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Review: First Reformed

Critic Peter Rainer panned "Bringing out the Dead" (1999) -- one of many Paul Schrader-scripted films about inner spiritual torment -- by observing that "Scorcese doesn't trust the power of simplicity to rock us."

In "First Reformed," heavily indebted to Robert Bresson's "Diary of a Country Priest," Schrader directs his own script with trust in the power of simplicity, and it's a knockout. For much of the film, the set is austere, the performances restrained, and the camera undistracted. The script is not playing games and does not veer from the elephant in all our rooms: the doomed future of the planet, and humankind's failure to face it honestly.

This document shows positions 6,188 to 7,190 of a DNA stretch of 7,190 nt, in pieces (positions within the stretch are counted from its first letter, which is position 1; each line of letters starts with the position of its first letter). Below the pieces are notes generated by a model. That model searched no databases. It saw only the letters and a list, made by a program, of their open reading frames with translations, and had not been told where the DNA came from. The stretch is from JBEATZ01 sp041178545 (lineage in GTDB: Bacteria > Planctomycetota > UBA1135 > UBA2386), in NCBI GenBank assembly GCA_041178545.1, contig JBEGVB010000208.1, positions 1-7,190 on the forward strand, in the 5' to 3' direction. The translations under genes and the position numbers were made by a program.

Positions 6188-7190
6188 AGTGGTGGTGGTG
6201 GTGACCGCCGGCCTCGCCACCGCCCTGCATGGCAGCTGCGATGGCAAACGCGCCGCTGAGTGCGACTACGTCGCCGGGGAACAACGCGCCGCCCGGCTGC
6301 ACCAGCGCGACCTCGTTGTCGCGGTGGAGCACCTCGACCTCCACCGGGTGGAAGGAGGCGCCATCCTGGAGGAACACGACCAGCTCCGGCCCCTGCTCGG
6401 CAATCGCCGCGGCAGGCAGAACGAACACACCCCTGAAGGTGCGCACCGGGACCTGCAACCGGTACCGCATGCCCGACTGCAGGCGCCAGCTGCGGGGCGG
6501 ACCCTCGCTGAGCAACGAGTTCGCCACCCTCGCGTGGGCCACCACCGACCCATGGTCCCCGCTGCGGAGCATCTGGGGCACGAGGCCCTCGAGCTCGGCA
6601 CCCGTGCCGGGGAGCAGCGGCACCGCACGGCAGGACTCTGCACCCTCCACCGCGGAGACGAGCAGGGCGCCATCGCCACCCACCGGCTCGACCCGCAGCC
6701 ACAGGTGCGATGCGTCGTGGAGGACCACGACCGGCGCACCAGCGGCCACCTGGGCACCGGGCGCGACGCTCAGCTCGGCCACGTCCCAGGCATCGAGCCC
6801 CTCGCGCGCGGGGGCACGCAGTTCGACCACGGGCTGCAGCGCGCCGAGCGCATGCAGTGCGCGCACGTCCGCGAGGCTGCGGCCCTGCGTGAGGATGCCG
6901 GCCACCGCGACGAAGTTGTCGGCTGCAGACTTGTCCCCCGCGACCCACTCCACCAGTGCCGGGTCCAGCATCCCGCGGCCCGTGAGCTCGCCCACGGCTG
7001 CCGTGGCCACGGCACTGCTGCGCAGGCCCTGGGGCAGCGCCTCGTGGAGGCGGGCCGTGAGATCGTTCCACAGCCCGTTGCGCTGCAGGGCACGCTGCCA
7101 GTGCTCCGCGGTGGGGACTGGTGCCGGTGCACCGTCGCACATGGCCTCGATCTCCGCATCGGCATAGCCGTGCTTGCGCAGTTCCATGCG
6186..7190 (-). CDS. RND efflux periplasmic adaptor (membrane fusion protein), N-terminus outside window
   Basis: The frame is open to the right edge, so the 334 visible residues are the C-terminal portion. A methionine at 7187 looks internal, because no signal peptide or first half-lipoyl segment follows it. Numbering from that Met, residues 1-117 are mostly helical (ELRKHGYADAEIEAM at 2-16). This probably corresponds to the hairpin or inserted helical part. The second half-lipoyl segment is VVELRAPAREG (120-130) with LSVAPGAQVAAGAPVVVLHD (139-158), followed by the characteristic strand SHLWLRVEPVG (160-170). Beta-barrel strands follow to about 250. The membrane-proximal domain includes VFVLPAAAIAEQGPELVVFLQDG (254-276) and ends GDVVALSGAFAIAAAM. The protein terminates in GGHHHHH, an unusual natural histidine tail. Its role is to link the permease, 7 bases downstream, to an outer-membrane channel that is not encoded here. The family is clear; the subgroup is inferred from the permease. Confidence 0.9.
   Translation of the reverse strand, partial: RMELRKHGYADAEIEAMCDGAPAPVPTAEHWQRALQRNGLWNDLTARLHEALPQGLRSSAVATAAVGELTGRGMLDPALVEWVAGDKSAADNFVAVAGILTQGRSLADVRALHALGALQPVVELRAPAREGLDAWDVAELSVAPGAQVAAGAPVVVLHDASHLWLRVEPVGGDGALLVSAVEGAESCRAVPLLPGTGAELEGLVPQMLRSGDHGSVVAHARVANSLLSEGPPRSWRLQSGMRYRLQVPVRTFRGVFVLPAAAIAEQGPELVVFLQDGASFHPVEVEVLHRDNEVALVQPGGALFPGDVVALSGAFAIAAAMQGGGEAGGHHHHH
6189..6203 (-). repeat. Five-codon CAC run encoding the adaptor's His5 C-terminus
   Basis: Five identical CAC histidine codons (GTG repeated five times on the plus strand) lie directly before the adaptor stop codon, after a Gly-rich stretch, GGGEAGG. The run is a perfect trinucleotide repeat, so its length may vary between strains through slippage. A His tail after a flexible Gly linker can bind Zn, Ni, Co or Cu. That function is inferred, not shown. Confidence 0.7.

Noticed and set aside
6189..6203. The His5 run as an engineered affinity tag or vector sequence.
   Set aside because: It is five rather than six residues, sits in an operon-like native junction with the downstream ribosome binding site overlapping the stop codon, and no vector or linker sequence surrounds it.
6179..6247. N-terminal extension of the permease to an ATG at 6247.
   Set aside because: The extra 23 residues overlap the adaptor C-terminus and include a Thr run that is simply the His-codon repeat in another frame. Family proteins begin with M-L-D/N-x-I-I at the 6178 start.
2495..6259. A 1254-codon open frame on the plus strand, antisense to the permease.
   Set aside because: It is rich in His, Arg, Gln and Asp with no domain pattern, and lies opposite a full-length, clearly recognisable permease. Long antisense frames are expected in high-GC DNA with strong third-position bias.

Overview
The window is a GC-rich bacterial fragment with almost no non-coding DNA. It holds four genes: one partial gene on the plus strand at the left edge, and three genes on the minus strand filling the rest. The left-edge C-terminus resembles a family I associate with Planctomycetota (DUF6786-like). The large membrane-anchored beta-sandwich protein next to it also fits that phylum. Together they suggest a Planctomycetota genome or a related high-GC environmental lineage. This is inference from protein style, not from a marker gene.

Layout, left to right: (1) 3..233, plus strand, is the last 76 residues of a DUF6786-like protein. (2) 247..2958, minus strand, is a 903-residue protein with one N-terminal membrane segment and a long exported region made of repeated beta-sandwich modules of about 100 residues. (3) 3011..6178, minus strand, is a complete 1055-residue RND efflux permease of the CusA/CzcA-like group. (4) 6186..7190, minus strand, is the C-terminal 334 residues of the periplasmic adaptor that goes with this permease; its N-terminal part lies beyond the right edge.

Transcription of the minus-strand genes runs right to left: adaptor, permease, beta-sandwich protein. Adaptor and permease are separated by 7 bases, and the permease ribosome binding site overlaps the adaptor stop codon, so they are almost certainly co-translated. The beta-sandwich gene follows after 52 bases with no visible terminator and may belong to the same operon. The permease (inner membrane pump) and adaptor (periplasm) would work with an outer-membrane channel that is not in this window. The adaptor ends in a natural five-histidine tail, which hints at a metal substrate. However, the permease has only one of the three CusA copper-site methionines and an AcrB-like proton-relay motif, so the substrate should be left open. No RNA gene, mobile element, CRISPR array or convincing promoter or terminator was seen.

In long, still shots, we endure the quietly powerful performance of Ethan Hawke's existential-crisis suffering pastor and the captivating courage-to-be of Amanda Seyfried's expectant mother, who Hawke's Reverent Toller is attempting to counsel, even as he falls apart.  The…

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